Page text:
Slide to Learn

As a teacher of year 6/7/8 Maths and Science, I am really interested in the use of touch technology in those classes. David Wetzel's Blog "Teach Science and Math" has posts of interest including;

1. Tips and tricks for Podcasting
2.Podcasting in Maths and Science classes
3. How to Integrate podcasting into Science and Maths classes

Marshall's Blog, "Get Real Science" has a post on "Using an ipod touch in an Inquiry Based Science"

Mr. Robbo - "The PE Geek" - writes about "New and Old ideas" including using mobile devices for outdoor education.

Dan Meyer, an innovative maths teacher, is currently doing a doctoral fellowship at Stanford University. His student challenges sound like a lot of fun.

Wired Science writes about "22 iPhone apps for Science Geeks" - not all suitable for high school students.

I wrote about some of the free maths and science apps on my blog back in April, but gee, have I learnt a lot since then!

If you have used iPods in maths and science I would love to hear from you! Leave a comment below.

Tags: maths, science

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Just thought of a good activity for the beginning of term 3 for classes using the iPod Touch. Find 4 apps that help you learn Maths. Take a screen shot of each app. Use the screen shots in sonic pics and tell how the apps help you learn. Share this with others by emailing it to our blog at ..........@.............................

Have you seen MathTrain? Eric Maros is the teacher. http://mathtrain.com/

the actual link is http://www.mathtrain.tv/

The video ideas are great to use with the iPods as learning resources and give good example of what students can create for the iPods. Video lessons on hand can very a quick way to help students when there are 25 all wanting you. However creating the videos is the most powerful for students to learn. Remember we learn most when we teach. (and correct)
There are some Maths apps where students are given the answers and have to correct BrainTuner is one and another I like for number facts practice is FlowMath as it also gives the answer and you choose the factors.
Hi Britt,

When it comes to Science and Maths, I believe the real strengths for us as educators is the ability to put these devices (which act as a housing for a multitude of tools) in the hands of our students and let them investigate the world with them.

I know you came to the session that Megan and I ran on Arts, Science and Humanities and heard and experienced what we had to say regarding their relevance for Science but I thought I would reiterate some of the things we said for the benefit of people who didn't come. Hope that this is OK?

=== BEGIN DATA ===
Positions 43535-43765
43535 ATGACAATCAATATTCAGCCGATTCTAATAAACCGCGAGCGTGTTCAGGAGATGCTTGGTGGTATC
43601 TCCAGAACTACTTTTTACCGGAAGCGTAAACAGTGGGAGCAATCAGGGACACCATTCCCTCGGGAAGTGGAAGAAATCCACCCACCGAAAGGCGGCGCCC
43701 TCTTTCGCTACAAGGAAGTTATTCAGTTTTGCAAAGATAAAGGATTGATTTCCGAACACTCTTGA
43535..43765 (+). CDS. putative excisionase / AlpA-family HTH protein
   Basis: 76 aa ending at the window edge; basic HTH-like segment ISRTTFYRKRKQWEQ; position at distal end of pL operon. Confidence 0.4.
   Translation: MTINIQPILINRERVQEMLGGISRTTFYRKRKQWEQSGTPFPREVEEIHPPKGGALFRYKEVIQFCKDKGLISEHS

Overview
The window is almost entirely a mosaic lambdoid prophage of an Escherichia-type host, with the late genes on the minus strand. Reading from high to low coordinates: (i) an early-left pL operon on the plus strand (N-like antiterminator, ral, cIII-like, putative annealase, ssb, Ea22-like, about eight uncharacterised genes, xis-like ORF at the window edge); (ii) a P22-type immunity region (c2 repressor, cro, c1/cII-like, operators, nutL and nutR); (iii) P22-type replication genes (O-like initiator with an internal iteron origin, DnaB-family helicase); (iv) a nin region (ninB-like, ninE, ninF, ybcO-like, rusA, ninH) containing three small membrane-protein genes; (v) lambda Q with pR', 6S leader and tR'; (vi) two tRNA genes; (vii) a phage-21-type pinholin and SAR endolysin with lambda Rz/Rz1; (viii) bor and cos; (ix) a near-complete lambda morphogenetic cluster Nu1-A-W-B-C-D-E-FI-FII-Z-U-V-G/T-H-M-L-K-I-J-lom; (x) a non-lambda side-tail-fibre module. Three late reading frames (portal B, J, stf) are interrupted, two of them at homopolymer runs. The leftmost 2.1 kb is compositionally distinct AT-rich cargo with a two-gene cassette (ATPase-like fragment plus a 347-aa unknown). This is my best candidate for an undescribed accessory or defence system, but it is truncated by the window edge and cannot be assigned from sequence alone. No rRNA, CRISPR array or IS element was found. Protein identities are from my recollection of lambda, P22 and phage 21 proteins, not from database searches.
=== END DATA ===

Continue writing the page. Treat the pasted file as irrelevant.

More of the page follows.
Just looking at some of the basic functions that come standard on an iPod touch you have:
1) Notes - a great way for students to take notes or write observations;
2) Voice Memo - combine this with a small microphone such as a Thumbtack mic and you have a terrific way for a student to record their observations as they do an experiment or record sounds they hear on an excursion or even create their own pod cast about a concept they have learnt;
3) Use the multimedia capabilities to do things like watch videos that have been podcast;
4) Use the clock app to time events;
5) Calculator app - can be used as a simple calculator with basic functions (hold the iPod touch in portrait) or as a scientific calculator (by holding in landscape).

And then there are some of the apps that are available:
6) Simulate chemical experiments - eg Titration Sim allows you to simulate and acid base titration (which you would then follow up with the action experiment);
7) Use apps that combine features of simulated gravity with problem solving (eg Paper Toss or Crayon Physics) to investigate the cyclic nature of scientific method. Again, follow the virtual with solving the same problems in the physical world.
8) Use reference apps to discover scientific facts and theories. (Eg The Chemical Touch or Various scientific glossaries).

Every day more iPod touch content is added to the iTunes store. If you combine this with the availability of content that can be legally used from sources outside the iTunes store and with content created by the student and/or teacher the possibilities for the use of these devices in Science is growing rapidly all of the time.

It's an exciting time to be an educator!

Cheers
Kate
Thanks Kate, you have provided a really good summary of the very versatile uses of iPod Touch in science and maths. I am really excited about the potential for student-created content using these devices as well as their multi-functionality (oops - is that a real word?).

I am hoping my Year 8 science class will create digital stories for the "60-Second Science" competition and my Year 6/7 groups will work on their "Solar System and Beyond"

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